Over the past 125 years, the chocolate market has undergone a major revolution in both consumption and production. Producers radically altered the way they marketed their products as prices dropped, while consumers of chocolate simultaneously became a much more racially and socioeconomically diverse group (Coe and Coe 232). During the late 1800s and early 1900s, chocolate manufacturers’ advertisements largely focused on wealthy, white individuals. In the past three decades, commercials have begun to target a much wider audience by highlighting larger sets of diverse consumers or by using more generic imagery. Although likely a cause and effect of this transformation, the shift in marketing demonstrates the growing importance of a wide variety of consumers for major chocolate manufacturers.
During the nineteenth century, all parts of the chocolate industry experienced major upheaval. As argued by Sophie and Michael Coe, the substance became a “solid food of the masses” due to the “French Revolution…and the Industrial Revolution, which changed chocolate from a costly drink to a cheap food” (232). The inventions of the era wholly altered the production process and “lowered [chocolate’s] cost substantially” (Alberts and Cidell 220). By 1908, economists had already begun to trace the meteoric rise of chocolate industries in Europe, with a focus on Switzerland, which was the site of many of the innovations that lowered the cost of the food and, thus, widened its appeal (Farrer 111). As a result, individuals of diverse socioeconomic classes began to consume significantly larger amounts of chocolate (Coe and Coe 234).
While the early stages of this revolution in consumption progressed, manufacturers continued to target wealthy buyers who had previously dominated the market. Advertisements from the 1890s-1920s reflect this emphasis by depicting the upper classes in their marketing materials. In one Cadbury’s campaign from 1899, a group of six drink “afternoon cocoa” (“Cadbury’s Cocoa”).
Nearly every part of the image demonstrates the wealth of those depicted, from their stylish, colorful clothing, to their croquet equipment and fine china cups. A 1929 promotional image for Mars’s Milky Way bars also focuses on visibly rich subjects (“Milky Way”).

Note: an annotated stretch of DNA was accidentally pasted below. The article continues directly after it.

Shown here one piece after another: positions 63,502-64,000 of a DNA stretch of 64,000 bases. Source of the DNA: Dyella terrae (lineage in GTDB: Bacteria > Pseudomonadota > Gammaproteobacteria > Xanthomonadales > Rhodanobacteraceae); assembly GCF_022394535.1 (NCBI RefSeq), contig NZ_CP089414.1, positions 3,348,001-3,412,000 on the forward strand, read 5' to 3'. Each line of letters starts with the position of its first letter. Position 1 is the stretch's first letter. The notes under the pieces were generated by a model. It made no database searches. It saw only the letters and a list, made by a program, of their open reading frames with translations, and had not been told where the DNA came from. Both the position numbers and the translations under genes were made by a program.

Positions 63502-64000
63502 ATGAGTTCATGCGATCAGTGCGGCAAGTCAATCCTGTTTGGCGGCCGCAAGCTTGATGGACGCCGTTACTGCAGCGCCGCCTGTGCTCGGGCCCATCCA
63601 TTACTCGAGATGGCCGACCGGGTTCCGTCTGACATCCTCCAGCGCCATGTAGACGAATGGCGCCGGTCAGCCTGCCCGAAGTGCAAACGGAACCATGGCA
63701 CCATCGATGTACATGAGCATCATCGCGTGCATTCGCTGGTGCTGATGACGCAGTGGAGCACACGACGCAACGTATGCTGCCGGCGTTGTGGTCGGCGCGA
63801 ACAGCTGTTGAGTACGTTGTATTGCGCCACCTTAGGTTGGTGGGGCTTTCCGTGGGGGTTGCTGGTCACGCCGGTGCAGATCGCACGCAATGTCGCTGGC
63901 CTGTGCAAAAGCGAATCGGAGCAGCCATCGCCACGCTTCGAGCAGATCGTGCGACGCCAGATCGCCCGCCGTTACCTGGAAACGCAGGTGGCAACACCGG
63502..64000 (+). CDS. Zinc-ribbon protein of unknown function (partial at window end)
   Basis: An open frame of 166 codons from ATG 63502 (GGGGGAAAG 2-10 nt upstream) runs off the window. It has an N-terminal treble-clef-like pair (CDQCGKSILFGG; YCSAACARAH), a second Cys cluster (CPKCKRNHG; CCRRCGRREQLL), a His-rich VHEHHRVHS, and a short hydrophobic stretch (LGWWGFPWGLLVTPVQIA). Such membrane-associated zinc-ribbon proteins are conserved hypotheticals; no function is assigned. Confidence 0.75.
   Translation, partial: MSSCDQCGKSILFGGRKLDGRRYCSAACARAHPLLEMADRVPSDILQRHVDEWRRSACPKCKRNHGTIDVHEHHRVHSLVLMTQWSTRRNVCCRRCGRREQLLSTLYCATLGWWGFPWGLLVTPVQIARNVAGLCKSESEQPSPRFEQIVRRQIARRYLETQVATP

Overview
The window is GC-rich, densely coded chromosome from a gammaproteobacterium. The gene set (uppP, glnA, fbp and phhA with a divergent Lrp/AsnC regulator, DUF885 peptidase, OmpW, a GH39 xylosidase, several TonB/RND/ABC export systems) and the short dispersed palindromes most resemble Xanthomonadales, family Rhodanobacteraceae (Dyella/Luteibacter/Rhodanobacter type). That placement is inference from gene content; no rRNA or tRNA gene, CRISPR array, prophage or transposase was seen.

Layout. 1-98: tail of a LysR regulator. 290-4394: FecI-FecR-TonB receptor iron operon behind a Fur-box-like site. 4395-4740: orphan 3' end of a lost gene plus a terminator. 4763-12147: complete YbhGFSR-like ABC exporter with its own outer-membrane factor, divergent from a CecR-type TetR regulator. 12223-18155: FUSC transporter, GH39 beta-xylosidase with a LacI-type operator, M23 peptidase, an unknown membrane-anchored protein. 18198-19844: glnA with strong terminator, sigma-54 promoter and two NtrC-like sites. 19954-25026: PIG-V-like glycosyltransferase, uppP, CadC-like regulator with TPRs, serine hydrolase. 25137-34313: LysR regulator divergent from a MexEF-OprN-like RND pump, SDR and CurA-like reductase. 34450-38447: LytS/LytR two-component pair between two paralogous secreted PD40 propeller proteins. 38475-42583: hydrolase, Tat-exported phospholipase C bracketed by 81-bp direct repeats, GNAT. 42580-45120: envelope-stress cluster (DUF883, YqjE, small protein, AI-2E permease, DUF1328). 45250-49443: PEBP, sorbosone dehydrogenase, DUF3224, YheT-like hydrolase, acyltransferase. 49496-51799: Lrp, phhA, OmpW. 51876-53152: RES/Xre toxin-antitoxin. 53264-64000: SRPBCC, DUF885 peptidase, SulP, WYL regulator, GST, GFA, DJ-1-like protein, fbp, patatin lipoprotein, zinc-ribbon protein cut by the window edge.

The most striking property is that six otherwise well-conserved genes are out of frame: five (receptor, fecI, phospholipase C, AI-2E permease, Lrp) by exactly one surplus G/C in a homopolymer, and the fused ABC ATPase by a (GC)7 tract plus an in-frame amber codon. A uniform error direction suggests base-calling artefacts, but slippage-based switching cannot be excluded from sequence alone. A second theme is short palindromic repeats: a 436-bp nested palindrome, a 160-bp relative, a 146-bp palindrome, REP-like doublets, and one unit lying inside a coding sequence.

In this illustration, a well-dressed man and woman enjoy the candy. The man’s fashionable suit and overcoat, combined with the woman’s large fur jacket display their high socioeconomic status. By depicting the wealthy in their advertisements, each company demonstrated its focus on consumers who identify with these subjects, revealing their enduring importance to large chocolate manufacturers.
Today, chocolate marketers highlight a wider audience through more broad campaigns. In a 1986 advertisement for “Assorted” Hershey’s bags, a group of children with at least some discernable racial diversity are pictured under the header “If all kids were born alike, we’d only put one kind of candy in every bag” (“Hershey’s Assorted Miniatures”).
Although all of the children still appear well dressed, their varied clothing and lifestyles sharply contrast with the people from the aforementioned Cadbury’s and Mars’s ads. Unlike these earlier campaigns that focused on homogenous images of wealthy white people leisurely consuming chocolate, this image emphasizes diversity, illustrating the broader group targeted by the advertisement. The more varied group in the photo also demonstrates the increasing importance of a wide-ranging consumer base for Hershey’s chocolates, outside of the upper classes.
Cadbury’s more recent advertisements have used different tactics to reach their new target markets. Many of their promotional campaigns feature no people at all, and instead focus on slogans combined with stylized images of the product. In one such advertisement for Dairy Milk bars, the firm places the tagline “Have you tasted smooth and creamy lately?” over a large chocolate wave, with two glasses of milk being poured into the mixture, all surrounding an example of the bar (“Dairy Milk Chocolate”). By selling the product instead of a lifestyle enjoyed by a homogenous clientele, Cadbury’s can reach a much larger audience, reflecting their increasingly diverse group of buyers and how central this widespread appeal is for the company’s viability.
While this evolution of chocolate advertising both drove changes in consumption and responded to altered consumer behavior, the increasing prevalence of mass-targeted chocolate marketing campaigns indicates the importance of a more diverse customer base for manufacturers. Although it is nearly impossible to determine whether causality ran solely in one direction, advertising certainly demonstrates which buyers are important to the manufacturer. This shift in marketing, which accompanied the overall shift in chocolate consumption, illustrates how pervasive this transformation has been for the industry.
- ALBERTS, HEIKE C., and JULIE L. CIDELL. “Chocolate Consumption Manufacturing and Quality in Western Europe the United States.” Geography3 (2006): 218–226. Print.
- Cadbury’s Cocoa. N.p., 1899. Web. 9 Mar. 2016.
- Coe, Sophie D., and Michael D. Coe. The True History of Chocolate. 3 edition. London: Thames & Hudson, 2013. Print.
- Dairy Milk Chocolate. N.p., 2014. Web. 9 Mar. 2016.
- Farrer, A. Muriel. “The Swiss Chocolate Industry.” The Economic Journal69 (1908): 110–114. JSTOR. Web.
- Hershey’s Assorted Miniatures. N.p., 1986. Web. 9 Mar. 2016.
- Milky Way. N.p., 1929. Web. 9 Mar. 2016.
- Norton, Marcy. “Tasting Empire: Chocolate and the European Internalization of Mesoamerican Aesthetics.” The American Historical Review3 (2006): 660–691. JSTOR. Web.